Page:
Self-care is important for keeping your spirits up and your body healthy. But even if your self-care routine has gone by the wayside, it’s never too late to start, especially if you come down with the flu.
After last year’s whopper of a flu season — when flu-associated deaths rose to an estimated 79,000 Americans, of which 185 were children — health officials are carefully watching to see what happens this year.
The Michigan Department of Health and Human Services is reporting an uptick in flu activity, and urges anyone older than 6 months to get vaccinated.
This comes as the U.S. Centers for Disease Control and Prevention declared that the 2018-19 flu season is officially underway and confirmed the death of the first Michigan child to the flu this season. Nationally, 11 children have died this season of flu-associated illness.
In the week ending Dec. 22, the percentage of people seeking medical care for flu-like illnesses rose to 3.2 percent in Michigan, according to the state MDHHS, continuing a trend of steady increases in the last several weeks. The baseline for flu activity in Michigan is 1.8 percent.
“It’s a little hard to tell this early on how bad of a flu season it’s going to be because it’s usually late January or early February when we reach the peak for the flu,” said Bob Wheaton, a spokesman for the MDHHS. “Before that, it’s a little hard to tell. We don’t know what it’s going to be like the rest of the flu season.”
Here are some questions and answers about what you ought to know about the flu:
Is it too late to get a flu shot?
No, it’s not too late.
“We still are encouraging people to get their flu vaccinations,” Wheaton said. “It’s still relatively early in the flu season and there’s a good chance of an uptick in terms of flu activity in January and February.”
The flu shot reduces the likelihood of contracting the virus. For those who still get the flu even after having been vaccinated, it has been shown to reduce the severity and duration of the illness.
But because it takes about two weeks for your body to build immunity and get protection from the shot, health officials advise people to get vaccinated quickly.
Are hospitals restricting visitors to limit the spread of the flu?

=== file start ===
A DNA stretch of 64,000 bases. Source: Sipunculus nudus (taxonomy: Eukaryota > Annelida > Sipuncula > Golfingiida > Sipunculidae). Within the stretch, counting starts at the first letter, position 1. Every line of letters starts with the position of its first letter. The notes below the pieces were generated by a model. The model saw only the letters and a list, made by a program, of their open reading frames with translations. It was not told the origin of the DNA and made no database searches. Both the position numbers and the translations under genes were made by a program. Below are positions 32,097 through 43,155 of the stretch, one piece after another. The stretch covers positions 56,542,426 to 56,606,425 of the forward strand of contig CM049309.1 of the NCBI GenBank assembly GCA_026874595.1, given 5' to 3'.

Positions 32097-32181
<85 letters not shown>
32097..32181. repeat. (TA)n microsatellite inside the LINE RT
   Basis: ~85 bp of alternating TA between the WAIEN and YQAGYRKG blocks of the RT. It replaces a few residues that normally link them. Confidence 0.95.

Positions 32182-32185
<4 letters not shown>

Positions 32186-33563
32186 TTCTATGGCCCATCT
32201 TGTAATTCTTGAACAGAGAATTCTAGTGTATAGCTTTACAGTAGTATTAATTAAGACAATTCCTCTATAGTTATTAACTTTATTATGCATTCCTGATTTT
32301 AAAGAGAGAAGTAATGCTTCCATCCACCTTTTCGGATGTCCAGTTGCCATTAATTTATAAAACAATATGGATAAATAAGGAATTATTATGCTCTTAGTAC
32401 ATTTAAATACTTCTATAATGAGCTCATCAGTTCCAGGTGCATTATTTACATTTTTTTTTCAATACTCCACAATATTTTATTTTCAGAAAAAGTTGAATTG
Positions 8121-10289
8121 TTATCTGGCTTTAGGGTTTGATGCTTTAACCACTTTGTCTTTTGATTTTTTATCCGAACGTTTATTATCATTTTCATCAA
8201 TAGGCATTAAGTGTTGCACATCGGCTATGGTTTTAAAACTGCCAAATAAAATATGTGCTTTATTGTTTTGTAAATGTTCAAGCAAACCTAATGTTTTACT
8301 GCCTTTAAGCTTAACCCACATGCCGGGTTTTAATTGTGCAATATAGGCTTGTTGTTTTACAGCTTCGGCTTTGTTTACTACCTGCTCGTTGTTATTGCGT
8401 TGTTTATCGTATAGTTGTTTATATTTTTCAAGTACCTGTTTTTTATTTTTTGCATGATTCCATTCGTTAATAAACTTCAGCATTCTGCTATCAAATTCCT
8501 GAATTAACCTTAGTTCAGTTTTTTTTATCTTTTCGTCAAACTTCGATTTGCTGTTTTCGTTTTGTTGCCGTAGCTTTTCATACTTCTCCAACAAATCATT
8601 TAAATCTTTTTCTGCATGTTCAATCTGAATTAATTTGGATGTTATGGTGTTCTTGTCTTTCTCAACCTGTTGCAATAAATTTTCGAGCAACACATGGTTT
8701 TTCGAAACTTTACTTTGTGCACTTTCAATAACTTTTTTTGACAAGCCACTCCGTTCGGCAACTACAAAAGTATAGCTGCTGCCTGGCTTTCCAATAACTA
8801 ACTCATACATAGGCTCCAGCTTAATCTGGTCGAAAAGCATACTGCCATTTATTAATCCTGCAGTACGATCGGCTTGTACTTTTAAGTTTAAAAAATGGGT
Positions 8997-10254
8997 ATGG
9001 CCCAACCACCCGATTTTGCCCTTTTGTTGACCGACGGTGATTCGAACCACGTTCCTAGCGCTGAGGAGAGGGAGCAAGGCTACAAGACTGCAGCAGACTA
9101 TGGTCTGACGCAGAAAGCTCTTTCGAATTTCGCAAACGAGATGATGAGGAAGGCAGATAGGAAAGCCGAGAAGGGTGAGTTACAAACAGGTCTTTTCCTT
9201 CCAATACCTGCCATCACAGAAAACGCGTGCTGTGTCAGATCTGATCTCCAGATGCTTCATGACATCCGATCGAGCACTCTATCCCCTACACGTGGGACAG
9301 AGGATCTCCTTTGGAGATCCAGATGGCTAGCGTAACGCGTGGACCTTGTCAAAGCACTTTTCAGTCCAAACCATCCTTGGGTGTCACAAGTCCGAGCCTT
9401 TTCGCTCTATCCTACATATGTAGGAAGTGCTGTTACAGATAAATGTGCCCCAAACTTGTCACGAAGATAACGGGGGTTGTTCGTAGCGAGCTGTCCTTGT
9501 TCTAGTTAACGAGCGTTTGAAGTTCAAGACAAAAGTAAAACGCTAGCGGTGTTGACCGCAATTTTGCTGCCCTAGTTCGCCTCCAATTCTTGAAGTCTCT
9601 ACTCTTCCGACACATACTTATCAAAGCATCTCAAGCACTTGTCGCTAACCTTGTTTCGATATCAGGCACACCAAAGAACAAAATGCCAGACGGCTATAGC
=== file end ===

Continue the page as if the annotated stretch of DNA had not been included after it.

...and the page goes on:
Yes. To slow the transmission of the flu, the Detroit Medical Center no longer allows visits from children under the age of 12 in the inpatient and observation rooms at any of its locations, which include:
- Children’s Hospital of Michigan locations in Troy and Detroit
- Detroit Receiving Hospital
- Harper University Hospital
- DMC Heart Hospital
- Huron Valley-Sinai Hospital
- Hutzel Womens Hospital
- The Rehabilitation Institute of Michigan
- Sinai-Grace Hospital
Only two visitors will be allowed to visit patients at any time in DMC facilities, and anyone with a sore threat, runny nose, muscle aches, fever, cough, sneezing or chills will not be allowed to visit patients.
More: What’s in the flu shot? Michigan strain in vaccine cocktail
More: Everything you need to know about the flu
Beaumont, St. Joseph Mercy, Ascension and the University of Michigan health systems have not yet changed visitor requirements to prevent the spread of flu this season.
The Henry Ford Health System prohibits visitors 12 and younger to its Neonatal Intensive Care Unit at Henry Ford Hospital to better protect vulnerable newborns.
What are the symptoms of the flu?
The flu is different from a cold. Symptoms often come on suddenly and people report feeling some or all of all of the following symptoms, according to the Centers for Disease Control and Prevention:
- Sore throat
- Runny or stuffy nose
- Body aches
- Diarrhea and vomiting
How long is the flu contagious?
The CDC reports that people with the flu are most contagious within three to four days after they begin to feel sick. Some people can be contagious up to a full day before they become symptomatic and up to a full week afterward.
Some people, especially those with weak immune systems, might be able to infect others with flu viruses for an even longer time.
What strain of the flu is most common now in Michigan?
The state Department of Health and Human services reports that Influenza A/H1N1 is the predominant strain being seen in Michigan, especially in the southeastern and southwestern regions of the state.
Some cases of Influenza A/H3 and Influenza B have also been reported.
How can I keep myself healthy during flu season?
“The big thing is that we’re still urging people to get vaccinated,” Wheaton said. “We don’t want people to think it’s too late. … You can still get vaccinated and hopefully prevent yourself or your children from getting influenza.”
In addition, Wheaton suggests:
- Avoiding close contact with people who are ill
- Washing your hands often to reduce the spread of germs
- Covering your mouth and nose with a tissue when you cough or sneeze
- Washing your hands frequently with soap or water
- Avoiding touching your hands to your eyes, nose and mouth
- Cleaning and disinfecting surfaces and objects that could be contaminated with germs
- Staying home from work or school if you are sick to avoid spreading the flu to others
- Seeing a doctor quickly after becoming ill for prescription antiviral drugs that can reduce the severity and duration of the illness.
“If you have flu-like illness, the CDC says you should stay home for at least 24 hours after your fever has gone down except to get medical care,” he said.
Vaccines are especially important for people who are at increased risk for the flu, which includes children and adults ages 65 or older, people with underlying medical conditions and pregnant women, he said.
Contact Kristen Jordan Shamus: 313-222-5997 or email@example.com. Follow her on Twitter @kristenshamus.
A Michigan child from Osceola County died after being infected with influenza A.
WZZM-TV (Grand Rapids), Detroit Free Press